You know who your superstars are. Since the changes in the enlisted evaluation system, you’ve likely become acutely aware of who your ‘superstars’ are—don’t restrict your thinking to just TSgts. Think of your rising SrA and SSgts. How you’ve evaluated those Airmen is your method to nail down, but bottom line is that you know who is capable of handling responsibility. Give them responsibility. As a brand-new SSgt, I was in charge of two seasoned civilians and three Airmen—my own shift. I became the “go-to” guy in my shop because of the technical skills I honed and some of the managerial skill I developed. Put your money where your mouth is when you sign that person’s EPR—if you gave them a push for the next rank, you are telling everyone you believe that they are ready for responsibility.
Don’t just ‘add rank’. Adding rank to a problematic situation or program simply means they can muscle in changes they want and that they can apply the organizational fixes they think will work, not what might actually work. This just adds barriers to communication and potentially more layers of supervision, which is really the last thing you’d need in a situation where the atmosphere generally lacks trust. Adding rank means, “I will win, you will lose”. The lack of trust perpetuates and while things might be okay for a while, nothing is ever truly fixed. If adding rank is the consistent fix, you might have or be in the process of creating an atmosphere devoid of trust and people who have become professionally ‘immature’ because time hasn’t been invested in priming them for increased responsibility. At that point, they’ve become resolved to think of themselves merely as drones to be controlled by their immediate supervision, a point where they retreat into their own clichés and look out for their self-interests.
Empowerment, not delegation. Stephen Covey sums up my idea of empowerment perfectly—“a job with trust”. You still retain responsibility for things under your roof, but resist the urge to simply delegate a task. Don’t make the person your gofer. Empowerment doesn’t mean throwing a pile on them and running. Resist the urge to jerk on the leash when you give a young SSgt a set of responsibilities. Lay out expectations, end results, and boundaries or limitations and let them go about their task. Be available, but make things a learning experience for them rather that you giving them all the answers. Things will get dropped, but if the person you assigned is a person of character, they will quickly recover and move forward. Your job is to adjust direction, give a gentle nudge and move big rocks, not control everything day-by-day, step-by-step.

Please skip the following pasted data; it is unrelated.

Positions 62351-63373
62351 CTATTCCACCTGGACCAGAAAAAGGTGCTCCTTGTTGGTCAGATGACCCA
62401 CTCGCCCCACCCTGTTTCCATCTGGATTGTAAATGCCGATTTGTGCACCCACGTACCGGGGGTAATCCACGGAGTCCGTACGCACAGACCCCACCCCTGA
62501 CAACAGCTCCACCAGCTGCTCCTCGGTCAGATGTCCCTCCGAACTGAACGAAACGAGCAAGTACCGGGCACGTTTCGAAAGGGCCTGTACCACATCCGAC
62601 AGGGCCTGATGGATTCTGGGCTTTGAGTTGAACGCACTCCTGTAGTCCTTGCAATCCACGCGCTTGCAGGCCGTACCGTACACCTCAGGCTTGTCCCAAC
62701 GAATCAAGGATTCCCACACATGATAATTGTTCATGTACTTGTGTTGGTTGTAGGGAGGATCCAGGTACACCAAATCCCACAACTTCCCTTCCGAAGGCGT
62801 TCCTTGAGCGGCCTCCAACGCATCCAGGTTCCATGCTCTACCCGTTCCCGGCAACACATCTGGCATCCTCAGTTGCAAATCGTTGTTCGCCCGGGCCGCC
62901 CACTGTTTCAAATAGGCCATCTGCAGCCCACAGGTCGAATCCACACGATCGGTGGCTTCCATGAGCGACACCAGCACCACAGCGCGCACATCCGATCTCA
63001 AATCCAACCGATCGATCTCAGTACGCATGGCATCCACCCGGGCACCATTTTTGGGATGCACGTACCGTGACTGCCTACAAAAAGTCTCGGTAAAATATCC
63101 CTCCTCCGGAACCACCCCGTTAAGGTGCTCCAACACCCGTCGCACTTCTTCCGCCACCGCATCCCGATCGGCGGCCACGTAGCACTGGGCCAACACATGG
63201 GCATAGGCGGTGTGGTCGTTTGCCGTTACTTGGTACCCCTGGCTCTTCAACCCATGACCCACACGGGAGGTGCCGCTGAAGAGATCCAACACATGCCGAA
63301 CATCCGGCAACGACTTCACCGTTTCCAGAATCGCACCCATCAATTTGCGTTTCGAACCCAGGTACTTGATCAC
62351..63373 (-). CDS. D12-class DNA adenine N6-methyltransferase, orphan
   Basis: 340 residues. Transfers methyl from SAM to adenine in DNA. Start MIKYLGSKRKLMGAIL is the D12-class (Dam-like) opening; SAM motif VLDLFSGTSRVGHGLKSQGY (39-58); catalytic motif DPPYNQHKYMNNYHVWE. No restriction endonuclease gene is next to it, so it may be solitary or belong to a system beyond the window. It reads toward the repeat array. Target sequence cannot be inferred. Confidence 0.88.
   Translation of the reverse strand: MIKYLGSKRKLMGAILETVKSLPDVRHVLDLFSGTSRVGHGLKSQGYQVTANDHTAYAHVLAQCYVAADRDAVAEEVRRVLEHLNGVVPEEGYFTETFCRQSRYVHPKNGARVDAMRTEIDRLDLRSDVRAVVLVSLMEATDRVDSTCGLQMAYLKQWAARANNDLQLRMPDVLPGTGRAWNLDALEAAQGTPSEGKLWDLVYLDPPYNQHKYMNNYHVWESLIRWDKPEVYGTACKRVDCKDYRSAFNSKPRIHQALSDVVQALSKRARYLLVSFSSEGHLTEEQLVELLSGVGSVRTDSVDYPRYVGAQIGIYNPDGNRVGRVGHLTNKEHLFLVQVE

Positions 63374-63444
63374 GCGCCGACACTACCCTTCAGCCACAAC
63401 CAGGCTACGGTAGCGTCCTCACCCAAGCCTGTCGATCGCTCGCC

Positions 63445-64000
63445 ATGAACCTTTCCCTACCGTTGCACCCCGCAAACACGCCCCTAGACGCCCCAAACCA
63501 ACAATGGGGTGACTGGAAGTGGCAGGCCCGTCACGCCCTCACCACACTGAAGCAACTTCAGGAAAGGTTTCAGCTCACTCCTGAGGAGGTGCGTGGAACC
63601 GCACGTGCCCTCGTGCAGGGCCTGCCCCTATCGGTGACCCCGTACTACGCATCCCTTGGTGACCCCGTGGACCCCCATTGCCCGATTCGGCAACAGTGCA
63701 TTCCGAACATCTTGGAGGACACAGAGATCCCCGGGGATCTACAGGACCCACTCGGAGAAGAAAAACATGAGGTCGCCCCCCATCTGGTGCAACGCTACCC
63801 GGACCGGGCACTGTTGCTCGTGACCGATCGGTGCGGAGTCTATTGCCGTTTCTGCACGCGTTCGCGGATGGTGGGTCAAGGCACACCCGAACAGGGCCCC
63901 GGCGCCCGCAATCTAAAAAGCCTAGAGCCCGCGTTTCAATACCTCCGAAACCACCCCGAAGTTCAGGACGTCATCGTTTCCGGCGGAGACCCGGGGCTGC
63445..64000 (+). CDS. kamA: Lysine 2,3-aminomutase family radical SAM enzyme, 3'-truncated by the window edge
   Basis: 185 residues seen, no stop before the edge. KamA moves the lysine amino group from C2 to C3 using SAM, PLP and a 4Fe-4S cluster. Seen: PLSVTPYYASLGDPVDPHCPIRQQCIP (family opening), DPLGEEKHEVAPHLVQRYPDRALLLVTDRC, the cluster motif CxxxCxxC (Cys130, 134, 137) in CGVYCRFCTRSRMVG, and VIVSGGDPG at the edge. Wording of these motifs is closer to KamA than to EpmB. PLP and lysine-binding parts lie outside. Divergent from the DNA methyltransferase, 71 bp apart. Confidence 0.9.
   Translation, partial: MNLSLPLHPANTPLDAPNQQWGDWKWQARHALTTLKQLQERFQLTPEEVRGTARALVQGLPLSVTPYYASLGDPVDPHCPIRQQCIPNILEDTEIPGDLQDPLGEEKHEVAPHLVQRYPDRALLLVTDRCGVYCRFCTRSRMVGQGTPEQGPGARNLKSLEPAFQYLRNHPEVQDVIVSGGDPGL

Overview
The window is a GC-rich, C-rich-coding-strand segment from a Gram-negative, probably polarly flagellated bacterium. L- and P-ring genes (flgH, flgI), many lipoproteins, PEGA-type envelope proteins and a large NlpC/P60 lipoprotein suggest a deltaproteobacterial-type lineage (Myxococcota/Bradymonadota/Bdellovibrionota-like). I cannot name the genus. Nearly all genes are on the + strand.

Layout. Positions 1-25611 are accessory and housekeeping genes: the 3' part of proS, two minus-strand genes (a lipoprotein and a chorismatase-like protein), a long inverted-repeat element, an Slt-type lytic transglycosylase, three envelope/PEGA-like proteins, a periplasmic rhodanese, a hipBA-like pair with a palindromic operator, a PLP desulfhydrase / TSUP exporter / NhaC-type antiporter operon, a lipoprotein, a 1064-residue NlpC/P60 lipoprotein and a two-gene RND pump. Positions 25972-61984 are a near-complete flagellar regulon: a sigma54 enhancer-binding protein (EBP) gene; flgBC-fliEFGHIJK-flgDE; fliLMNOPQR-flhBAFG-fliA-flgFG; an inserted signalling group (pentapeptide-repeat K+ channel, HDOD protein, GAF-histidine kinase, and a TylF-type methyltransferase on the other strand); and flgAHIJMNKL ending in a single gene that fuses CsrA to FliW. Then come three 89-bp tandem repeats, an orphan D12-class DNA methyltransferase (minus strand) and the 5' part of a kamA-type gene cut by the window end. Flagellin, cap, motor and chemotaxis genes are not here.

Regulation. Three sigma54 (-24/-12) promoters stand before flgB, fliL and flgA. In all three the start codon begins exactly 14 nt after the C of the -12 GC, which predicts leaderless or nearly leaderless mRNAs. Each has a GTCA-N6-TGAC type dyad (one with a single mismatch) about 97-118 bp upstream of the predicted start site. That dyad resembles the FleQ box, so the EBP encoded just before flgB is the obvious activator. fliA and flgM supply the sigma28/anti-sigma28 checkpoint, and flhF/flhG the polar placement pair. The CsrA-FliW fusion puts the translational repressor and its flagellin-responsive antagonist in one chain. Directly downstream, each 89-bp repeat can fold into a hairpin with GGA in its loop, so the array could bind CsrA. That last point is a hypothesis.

Get yourself right. Yes, I said it. We all have faults. Imbuing some level of trust in an organization means the leader needs to adapt as well. When I was a production superintendent, I struggled daily to keep my hands off of the individual maintenance actions on the flight line. My job was of a larger scope, not to tell someone how to do their job step-by-step. I’ve been an avid reader of professional development literature for a few years now and it has widened my gaze to many things I was doing wrong. A common habit among pro supers; impressing our autobiographies on the technicians that worked for us—“When I was a crew chief…”. Instead of really letting them dig deep into an issue, we would step in with the corrective action for a job without firsthand knowledge. While that wasn’t always wrong, we often did so at the expense of not allowing them to learn and problem solve for themselves, making them dependent on our guidance or too afraid to act independently. Learn to accept mistakes and use them to teach instead of reacting to the mistake, seeking to counter it.
If we cannot address our trust issues as organizational leaders and managers in the long term, we face the ‘dumbing down’ of the successive generation of leadership in the Air Force—from our future NCOs to our future SNCOs. For aircraft maintenance, it’s known that we’ve garnered several thousand new accessions in the last year, according to a December 2017 issue of the Air Force Times. In the next four to five years those new accessions will be our frontline supervisors, hopefully gaining the needed experience required to keep our aircraft maintenance complexes running. Our current NCO corps will need the leadership skills necessary to direct the organization as future SNCOs. Our trust problem is an imperative that applies across the force as a whole—SNCOs and officers alike. How we approach our Airmen in developing their leadership skills now will affect the future of our Air Force.